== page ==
Meteorites Deliver Nucleobases to Earth
New research, published the week of August 8-12 in the Proceedings of the National Academy of Sciences, indicates that certain nucleobases do reach the Earth from extraterrestrial sources, by way of certain meteorites, and in greater diversity and quantity than previously thought.
Extensive research has shown that amino acids, which string together to form proteins, exist in space and have arrived on our planet piggybacked on a type of organic-rich meteorite called carbonaceous chondrites. But it has been difficult to similarly prove that the nucleobases found on meteorite samples are not due to contamination from sources on Earth.
The research team, which included Jim Cleaves of Carnegie’s Geophysical Laboratory, used advanced spectroscopy techniques to purify and analyze samples from 11 different carbonaceous chondrites and one ureilite, a very rare type of meteorite with a different type of chemical composition. This was the first time all but two of these meteorites had been examined for nucleobases.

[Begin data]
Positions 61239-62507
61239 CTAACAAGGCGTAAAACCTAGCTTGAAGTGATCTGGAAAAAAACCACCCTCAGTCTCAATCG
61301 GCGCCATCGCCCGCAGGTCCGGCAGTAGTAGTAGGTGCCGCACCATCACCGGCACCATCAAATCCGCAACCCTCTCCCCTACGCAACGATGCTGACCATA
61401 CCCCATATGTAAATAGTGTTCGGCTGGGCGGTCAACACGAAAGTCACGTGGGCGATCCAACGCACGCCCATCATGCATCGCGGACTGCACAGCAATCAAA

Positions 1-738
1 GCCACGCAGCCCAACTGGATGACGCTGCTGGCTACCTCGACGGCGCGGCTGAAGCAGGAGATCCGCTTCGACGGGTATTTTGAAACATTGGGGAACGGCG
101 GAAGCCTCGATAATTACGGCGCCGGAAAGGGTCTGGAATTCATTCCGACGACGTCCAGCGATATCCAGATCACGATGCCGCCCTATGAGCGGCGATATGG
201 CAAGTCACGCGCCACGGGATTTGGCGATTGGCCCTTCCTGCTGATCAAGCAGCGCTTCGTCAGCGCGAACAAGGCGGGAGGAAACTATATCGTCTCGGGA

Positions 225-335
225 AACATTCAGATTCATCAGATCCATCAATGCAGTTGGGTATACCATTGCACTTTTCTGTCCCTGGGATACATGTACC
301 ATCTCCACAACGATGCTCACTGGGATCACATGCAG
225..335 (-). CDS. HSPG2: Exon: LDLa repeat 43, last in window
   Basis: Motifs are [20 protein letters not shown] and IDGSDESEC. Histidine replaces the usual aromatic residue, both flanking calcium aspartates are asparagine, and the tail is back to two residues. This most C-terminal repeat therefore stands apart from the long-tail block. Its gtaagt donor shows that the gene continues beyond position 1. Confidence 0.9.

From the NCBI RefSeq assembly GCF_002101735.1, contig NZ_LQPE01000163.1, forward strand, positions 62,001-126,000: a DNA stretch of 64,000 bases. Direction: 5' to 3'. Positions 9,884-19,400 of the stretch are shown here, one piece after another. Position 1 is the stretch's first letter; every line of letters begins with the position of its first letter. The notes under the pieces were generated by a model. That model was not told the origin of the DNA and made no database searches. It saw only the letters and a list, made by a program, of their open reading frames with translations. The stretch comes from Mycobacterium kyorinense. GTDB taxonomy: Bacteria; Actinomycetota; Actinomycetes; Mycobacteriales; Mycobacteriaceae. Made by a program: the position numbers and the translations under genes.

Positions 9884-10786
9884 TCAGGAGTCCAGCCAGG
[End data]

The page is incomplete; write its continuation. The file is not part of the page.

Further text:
“Finding nucleobase compounds not typically found in Earth’s biochemistry strongly supports an extraterrestrial origin,” Cleaves said.
The team tested their conclusion with experiments to reproduce nucleobases and analogs using chemical reactions of ammonia and cyanide, which are common in space. Their lab-synthesized nucleobases were very similar to those found in the carbonaceous chondrites, although the relative abundances were different. This could be due to chemical and thermal processing that the meteorite-origin nucleobases underwent while traveling through space.
These results have far-reaching implications. The earliest forms of life on Earth may have been assembled from materials delivered to Earth by meteorites.
“This shows us that meteorites may have been molecular tool kits, which provided the essential building blocks for life on Earth,” Cleaves said.